Why Redfall may be one of the biggest games of the year – or, to rephrase this feature’s title a little more bluntly, how can Redfall salvage a dim first impression to levitate itself to one of the biggest titles of the year? Recently revealed gameplay footage whereby a squad of vampire hunters’ bundle through their attempts to slay a marauding vampire mini boss has resulted in an overwhelmingly lukewarm response. Presently, the game’s detractors loosely fall into two camps: there’re those flabbergasted by the lack of player ability in the footage, but, more concerningly, some are unimpressed by Redfall’s static gunplay and character movement, bland suburban setting, and thoroughly undynamic, seemingly indestructible environment. Blood, at this present time, certainly isn’t pumping.
On paper, Redfall packs a lot of punch; it’s a shooter stuffed with vampires, enemy leaders, supernatural entities, and battle robots. There’s a ragtag bunch of character classes to get to grips with, each with a myriad of skills and abilities for squads to blend across the New England town’s dreamy boardwalk battlegrounds. As an example, there’s telekinetic powers wieldable from the fingertips of player-character Layla, with the game developers confirming these abilities can be deployed in useful and logical ways to obtain an edge in combat, such as hoisting sharpshooter Jacob airwards into otherwise inaccessible eagle’s nests. There’s also the pedigree of developer Arkane Studios – famed for much-loved titles Dishonored, Prey, and Deathloop – and their particular penchant for immersive environmental storytelling. And there’s even room for single play alongside the game’s touted co-operative mission structure.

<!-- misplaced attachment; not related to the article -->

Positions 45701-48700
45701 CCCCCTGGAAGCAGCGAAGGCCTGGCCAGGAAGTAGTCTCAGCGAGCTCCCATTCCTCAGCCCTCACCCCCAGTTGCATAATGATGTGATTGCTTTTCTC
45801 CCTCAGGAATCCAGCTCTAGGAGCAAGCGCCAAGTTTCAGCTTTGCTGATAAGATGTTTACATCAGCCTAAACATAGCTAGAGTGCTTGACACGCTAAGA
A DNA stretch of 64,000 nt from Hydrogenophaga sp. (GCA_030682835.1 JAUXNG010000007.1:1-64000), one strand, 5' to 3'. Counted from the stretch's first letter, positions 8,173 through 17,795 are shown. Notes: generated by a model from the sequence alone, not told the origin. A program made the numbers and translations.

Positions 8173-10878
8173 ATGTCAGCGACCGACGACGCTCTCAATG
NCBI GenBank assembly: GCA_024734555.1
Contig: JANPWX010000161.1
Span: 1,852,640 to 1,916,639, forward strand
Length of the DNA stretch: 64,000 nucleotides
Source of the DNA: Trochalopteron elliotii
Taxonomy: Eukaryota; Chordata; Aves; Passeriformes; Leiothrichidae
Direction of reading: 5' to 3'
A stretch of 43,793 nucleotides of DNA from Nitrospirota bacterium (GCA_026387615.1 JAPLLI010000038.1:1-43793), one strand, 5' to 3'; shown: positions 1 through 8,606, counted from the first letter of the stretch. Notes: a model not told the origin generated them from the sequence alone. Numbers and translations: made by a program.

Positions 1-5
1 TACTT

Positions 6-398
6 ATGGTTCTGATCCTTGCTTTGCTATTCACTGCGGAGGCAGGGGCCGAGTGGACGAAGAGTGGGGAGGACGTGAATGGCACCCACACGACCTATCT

So yes, there’s certainly lots for players to sink their teeth into. With such a melting pot of ideas though, is it even possible Arkane can deliver a balanced and coherent experience? To be one of the biggest games of the year, Arkane needs to tie Redfall’s potentially disparate elements together seamlessly. With single player reportedly a more stately, exploratory experience with co-operative play of three or four players being more action-laden and chaotic, this is one way Arkane are looking to bridge the gap between the two gameplay modes. However, is there a chance Redfall will get stuck between these two sensibilities and fail to pull off a stellar version of either?